Income and Expenditure – Library income has not changed very much over this period, some libraries have lost income where staff have moved to other Trusts but this meant that another library in the area then gained that income. However, the non-recurring income has fluctuated wildly, only one library has non-recurring funds which remained fairly static. For some libraries this may be significant as they rely on these for their service. I felt that these funding figures didn’t really tell me a lot so I had the idea of looking at the number of users and maybe working out what each library spent per user.
Total number of users – is this an indicator of the busy-ness of the library? Of course this depends on data cleansing – if some libraries do not clear out expired users from their systems they may be over counting memberships. In order to get a more meaningful comparison of libraries I split them into two groups – small and large libraries based on library staffing figures. I compared memberships with expenditure and was able to work out the average spend per user. This made me ask a question – to show value for money should we be increasing our library membership and decreasing our expenditure so that the average spend per user would actually get smaller? Staffing levels (wte and staffing mix) – the data includes library qualifications, other qualifications, none. I did not pick up on any trends in staffing levels, most remaining static, there are some discrepancies due to reported vacancies. In the South West over 50% of staff have a professional qualification and are paid on Band 5 or over. 12% of staff have a paraprofessional qualification. I found out that we have had and have maintained a well-qualified set of staff.
Loans from stock – includes renewals, but there are variants as each library has a different number of loans and renewals allowed. In some libraries book loans to own readers have gone down but overall figures look fairly static showing that our book stock is still of importance to library users. Loans to local networks have gone down slightly as would be expected with the increase in ebooks. This figure could be an indicator of the importance of the collection to others and shared resources remain vital to the cost effectiveness of libraries and ease of access to our readers.
Copies supplied by other libraries – local networks, British Library, or others – I was looking for trends. Most libraries show a downward trend for document supply but there are exceptions with two or three libraries trending upward. No conclusions to be drawn here.
Literature searches – total number of mediated searches – are these increasing or decreasing? In the South West there has been a steady increase which is encouraging as this is one of the areas where some analysis of searches can show how the service impacts on management and clinical decision making.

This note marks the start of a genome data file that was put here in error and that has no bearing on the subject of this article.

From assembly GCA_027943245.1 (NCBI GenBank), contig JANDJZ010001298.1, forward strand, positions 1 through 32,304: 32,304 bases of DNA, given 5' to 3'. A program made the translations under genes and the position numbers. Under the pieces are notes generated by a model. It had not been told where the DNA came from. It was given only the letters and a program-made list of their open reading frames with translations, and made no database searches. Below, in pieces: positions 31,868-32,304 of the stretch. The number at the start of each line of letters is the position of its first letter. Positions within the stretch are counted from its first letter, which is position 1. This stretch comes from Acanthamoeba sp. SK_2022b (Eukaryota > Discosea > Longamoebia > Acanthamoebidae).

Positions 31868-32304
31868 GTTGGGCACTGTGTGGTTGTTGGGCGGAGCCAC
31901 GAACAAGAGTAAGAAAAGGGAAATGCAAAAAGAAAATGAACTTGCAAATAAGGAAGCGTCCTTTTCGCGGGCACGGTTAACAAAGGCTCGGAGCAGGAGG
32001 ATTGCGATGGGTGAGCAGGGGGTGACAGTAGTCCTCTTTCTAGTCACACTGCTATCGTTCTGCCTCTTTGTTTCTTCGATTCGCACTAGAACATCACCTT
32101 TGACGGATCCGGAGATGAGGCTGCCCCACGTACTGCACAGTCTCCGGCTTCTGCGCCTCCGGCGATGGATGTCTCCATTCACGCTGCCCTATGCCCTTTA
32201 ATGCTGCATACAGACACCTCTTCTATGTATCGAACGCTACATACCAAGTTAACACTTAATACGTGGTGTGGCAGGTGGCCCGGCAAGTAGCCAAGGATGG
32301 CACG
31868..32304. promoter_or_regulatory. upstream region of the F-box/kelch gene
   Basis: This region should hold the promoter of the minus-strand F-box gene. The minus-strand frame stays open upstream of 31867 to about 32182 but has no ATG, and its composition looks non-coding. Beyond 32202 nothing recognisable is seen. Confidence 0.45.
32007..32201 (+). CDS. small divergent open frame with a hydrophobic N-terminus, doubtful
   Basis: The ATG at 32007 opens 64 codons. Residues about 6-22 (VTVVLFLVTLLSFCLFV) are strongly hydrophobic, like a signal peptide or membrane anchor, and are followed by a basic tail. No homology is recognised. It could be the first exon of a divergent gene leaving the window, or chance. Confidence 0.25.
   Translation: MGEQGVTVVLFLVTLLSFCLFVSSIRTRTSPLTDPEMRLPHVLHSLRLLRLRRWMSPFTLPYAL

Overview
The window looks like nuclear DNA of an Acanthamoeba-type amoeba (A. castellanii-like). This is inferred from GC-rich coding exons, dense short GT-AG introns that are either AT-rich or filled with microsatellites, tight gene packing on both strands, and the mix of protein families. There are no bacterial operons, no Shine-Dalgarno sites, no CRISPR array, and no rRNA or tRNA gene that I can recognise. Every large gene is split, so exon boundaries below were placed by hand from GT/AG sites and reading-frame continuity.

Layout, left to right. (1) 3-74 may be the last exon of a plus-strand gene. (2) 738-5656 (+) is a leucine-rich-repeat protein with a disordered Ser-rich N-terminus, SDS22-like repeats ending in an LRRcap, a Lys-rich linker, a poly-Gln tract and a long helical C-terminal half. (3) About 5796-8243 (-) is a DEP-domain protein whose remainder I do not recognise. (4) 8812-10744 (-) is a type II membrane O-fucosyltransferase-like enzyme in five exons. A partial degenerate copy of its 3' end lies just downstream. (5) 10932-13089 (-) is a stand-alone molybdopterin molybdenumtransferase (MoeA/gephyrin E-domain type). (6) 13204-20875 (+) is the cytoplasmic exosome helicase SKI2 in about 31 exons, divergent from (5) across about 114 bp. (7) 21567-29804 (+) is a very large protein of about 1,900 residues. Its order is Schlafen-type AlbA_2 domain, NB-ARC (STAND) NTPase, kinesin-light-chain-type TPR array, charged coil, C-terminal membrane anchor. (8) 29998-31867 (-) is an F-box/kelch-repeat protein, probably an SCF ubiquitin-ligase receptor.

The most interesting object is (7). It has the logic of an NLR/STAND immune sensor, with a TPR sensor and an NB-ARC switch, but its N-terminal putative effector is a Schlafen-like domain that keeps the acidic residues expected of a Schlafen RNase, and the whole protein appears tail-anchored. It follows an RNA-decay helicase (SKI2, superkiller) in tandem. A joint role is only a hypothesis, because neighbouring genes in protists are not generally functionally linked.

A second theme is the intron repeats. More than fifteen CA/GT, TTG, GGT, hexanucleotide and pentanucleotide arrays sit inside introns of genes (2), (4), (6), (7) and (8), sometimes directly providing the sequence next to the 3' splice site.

User education and induction – numbers being made aware of our services. There appears to be a lack of consistency in the way librarians collect these and figures vary greatly – for example, one library has done nearly 5000 inductions in one year whereas all the other libraries have figures nearer to the figure of 700. Two libraries simply can’t supply these figures but don’t say why. Without comparing membership figures it is hard to tell whether the smaller libraries are doing just as well as the larger ones in providing user education.
Current awareness – bulletins, blogs, RSS feeds and social media – the number of blogs increased, RSS feeds figures are static, Social Networking has increased but some Trusts don’t allow libraries to do this so it feels unfair to compare them. As we are simply counting yes or no in this area I can see the activity but this figure does not tell me about outreach or impact. Do library managers analyse the activity in this area to get a more meaningful result?
Journals – print titles, electronic only, print with electronic. Electronic only titles have increased. Nothing really useful to be learned here so why record it?
Collaborative purchase scheme – figures went up and then back down. Although this collaborative purchases is key to getting good value for money the way we record it doesn’t tell us enough, how many resources were made available to how many libraries through these different schemes?
eBooks and Databases – these figures don’t have story to tell – why count?
WiFi – most libraries have WiFi now can we now assume that this is the norm and stop counting it?
I would be interested to know if anyone else has tried to get a “story” from the annual statistics collection and if not, are there other statistics that you have used to plan services or make a decision?